Ophthalmology Nurse Salaries

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Ophthalmology nurses or ophthalmic nurses are registered nurses who specialize in providing treatment for patients with eye disorders or who have undergone eye surgery. Ophthalmology nurses typically work in the office of ophthalmologists and outpatient surgical centers. The salaries earned by these nurses tends to be lower than the average salaries of other nurses.

Pay Scale

  • The average salary of an ophthalmic nurse was $42,000 per year as of July 2011, according to Simply Hired. The Bureau of Labor Statistics does not provide an average figure for ophthalmic nurses, but it does provide an indication of what most registered nurses can expect to make. The average salary of all registered nurses was $67,720 per year, as of May 2010. The median salary for nurses was $64,690, and the highest-paid nurses made $95,130 or more per year. The middle 50 percent made between $52,980 and $79,020. The lowest-paid nurses made $44,190 or less per year. This places ophthalmic nurses at the low end of the nursing pay scale.

Location

  • Location also affects the salary ophthalmic nurse can expect to make. According to Simply Hired, ophthalmic nurses in New York City made an average salary of $49,000 per year in 2011, and those working in California averaged $48,000 per year. Ophthalmic nurses in Washington made comparable salaries at $46,000 per year, while those in Florida and Texas made significantly less; those working in Florida and Texas made an average of $39,000 per year.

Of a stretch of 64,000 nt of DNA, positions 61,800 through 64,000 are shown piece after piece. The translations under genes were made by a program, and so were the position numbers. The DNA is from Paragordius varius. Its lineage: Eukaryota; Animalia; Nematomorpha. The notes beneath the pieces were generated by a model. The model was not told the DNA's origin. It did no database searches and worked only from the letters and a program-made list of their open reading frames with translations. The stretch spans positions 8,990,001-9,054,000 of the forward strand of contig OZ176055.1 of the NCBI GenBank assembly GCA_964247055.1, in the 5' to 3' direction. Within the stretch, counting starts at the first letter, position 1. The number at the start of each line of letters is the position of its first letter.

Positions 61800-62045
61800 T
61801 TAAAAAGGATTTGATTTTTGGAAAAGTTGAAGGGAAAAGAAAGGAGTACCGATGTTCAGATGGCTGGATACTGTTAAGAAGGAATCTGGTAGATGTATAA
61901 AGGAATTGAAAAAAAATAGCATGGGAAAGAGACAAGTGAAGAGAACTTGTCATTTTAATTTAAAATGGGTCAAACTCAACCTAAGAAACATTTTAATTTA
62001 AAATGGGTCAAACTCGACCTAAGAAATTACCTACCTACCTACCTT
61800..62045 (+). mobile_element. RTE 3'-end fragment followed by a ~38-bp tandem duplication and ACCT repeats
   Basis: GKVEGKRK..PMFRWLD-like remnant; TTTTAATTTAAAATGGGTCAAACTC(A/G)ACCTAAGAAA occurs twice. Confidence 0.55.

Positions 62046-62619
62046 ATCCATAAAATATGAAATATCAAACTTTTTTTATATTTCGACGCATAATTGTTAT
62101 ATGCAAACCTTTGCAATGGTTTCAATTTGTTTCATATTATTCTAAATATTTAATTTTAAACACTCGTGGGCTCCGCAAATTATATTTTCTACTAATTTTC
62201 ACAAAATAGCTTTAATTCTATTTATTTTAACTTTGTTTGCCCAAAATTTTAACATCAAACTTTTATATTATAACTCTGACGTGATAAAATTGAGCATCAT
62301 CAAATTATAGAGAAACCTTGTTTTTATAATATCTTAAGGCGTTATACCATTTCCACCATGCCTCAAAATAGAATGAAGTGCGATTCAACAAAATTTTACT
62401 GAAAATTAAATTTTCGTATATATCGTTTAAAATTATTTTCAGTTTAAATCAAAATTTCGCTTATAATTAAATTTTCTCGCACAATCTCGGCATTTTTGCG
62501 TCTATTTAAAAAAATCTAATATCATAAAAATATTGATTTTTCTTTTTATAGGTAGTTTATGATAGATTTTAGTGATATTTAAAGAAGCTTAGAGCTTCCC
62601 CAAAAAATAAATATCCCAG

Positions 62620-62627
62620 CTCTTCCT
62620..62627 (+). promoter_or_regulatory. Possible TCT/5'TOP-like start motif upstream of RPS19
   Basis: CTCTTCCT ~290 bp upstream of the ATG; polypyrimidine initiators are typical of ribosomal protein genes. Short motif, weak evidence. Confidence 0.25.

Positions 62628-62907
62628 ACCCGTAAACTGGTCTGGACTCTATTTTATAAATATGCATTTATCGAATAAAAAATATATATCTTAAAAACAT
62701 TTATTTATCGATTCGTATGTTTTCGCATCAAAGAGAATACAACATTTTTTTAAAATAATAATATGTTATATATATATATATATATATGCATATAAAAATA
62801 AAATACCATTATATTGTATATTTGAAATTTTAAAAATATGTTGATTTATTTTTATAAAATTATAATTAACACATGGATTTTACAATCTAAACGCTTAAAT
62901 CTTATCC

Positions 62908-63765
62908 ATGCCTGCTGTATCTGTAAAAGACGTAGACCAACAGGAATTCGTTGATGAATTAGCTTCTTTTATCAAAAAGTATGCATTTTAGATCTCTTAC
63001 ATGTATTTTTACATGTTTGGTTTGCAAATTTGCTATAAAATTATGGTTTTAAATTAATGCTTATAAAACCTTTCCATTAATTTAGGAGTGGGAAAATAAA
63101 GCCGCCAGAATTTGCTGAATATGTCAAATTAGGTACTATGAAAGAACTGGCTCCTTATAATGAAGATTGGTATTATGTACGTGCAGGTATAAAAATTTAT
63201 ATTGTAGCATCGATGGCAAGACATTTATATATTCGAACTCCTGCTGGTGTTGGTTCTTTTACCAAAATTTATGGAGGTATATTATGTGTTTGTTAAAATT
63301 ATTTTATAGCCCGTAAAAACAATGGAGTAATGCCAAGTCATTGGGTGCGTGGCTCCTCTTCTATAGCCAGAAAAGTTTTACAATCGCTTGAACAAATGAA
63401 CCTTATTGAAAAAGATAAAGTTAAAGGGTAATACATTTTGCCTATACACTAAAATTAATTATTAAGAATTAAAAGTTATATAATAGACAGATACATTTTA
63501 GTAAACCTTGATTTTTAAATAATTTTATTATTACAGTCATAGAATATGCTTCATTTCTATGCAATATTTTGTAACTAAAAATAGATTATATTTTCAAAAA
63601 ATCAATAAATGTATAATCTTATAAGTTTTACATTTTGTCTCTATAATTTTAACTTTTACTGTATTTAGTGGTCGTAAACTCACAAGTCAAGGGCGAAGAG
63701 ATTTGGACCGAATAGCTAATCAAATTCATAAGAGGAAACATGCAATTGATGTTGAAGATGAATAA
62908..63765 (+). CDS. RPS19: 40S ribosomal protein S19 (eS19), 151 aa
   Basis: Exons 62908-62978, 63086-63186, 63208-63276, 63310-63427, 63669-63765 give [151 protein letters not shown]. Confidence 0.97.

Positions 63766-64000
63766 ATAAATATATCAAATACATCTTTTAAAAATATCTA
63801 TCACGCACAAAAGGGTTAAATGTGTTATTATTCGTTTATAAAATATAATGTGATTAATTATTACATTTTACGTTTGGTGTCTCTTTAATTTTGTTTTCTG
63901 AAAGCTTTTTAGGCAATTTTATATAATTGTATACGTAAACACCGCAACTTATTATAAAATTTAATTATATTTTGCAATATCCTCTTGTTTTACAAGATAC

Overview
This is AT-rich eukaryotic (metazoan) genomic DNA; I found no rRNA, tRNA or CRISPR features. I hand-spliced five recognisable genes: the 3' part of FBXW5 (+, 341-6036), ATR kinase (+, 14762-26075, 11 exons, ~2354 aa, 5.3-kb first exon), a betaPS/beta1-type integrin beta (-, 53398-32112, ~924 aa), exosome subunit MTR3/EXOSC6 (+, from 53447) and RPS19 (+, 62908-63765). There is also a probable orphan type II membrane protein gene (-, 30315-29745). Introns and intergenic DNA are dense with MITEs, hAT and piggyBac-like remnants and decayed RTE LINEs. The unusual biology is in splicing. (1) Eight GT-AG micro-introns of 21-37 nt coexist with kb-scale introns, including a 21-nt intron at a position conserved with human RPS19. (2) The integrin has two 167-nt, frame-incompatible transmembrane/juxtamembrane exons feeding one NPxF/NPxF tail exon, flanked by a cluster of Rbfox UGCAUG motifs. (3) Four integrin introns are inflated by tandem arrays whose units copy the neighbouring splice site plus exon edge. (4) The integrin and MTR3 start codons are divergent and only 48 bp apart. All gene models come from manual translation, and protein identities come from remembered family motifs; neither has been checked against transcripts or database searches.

Qualifications

  • Ophthalmic nurses have to meet the same education requirements as other registered nurses. Nurses need to have either an associate degree, bachelor's degree or a diploma from a state-approved nursing program in the state in which they intend to work. Nurses also have to pass a national licensing examination before they are eligible to provide nursing care to patients. Ophthalmic nurses also typically need to seek certification through the American Society of Ophthalmic Registered Nurses. Two years of experience as an ophthalmic nurse are required before the nurse can be certified.

Job Outlook

  • According to the Bureau of Labor Statistics, the number of jobs for registered nurses will grow by about 22 percent during the decade from 2008 to 2018. The bureau indicates that the growth of the health-care industry and related jobs like nursing will occur due, in part, to an aging population. Because diseases and conditions of the eye are often associated with aging, this demographic trend should provide ophthalmic nurses with excellent job opportunities.

References

  • Photo Credit Hemera Technologies/AbleStock.com/Getty Images
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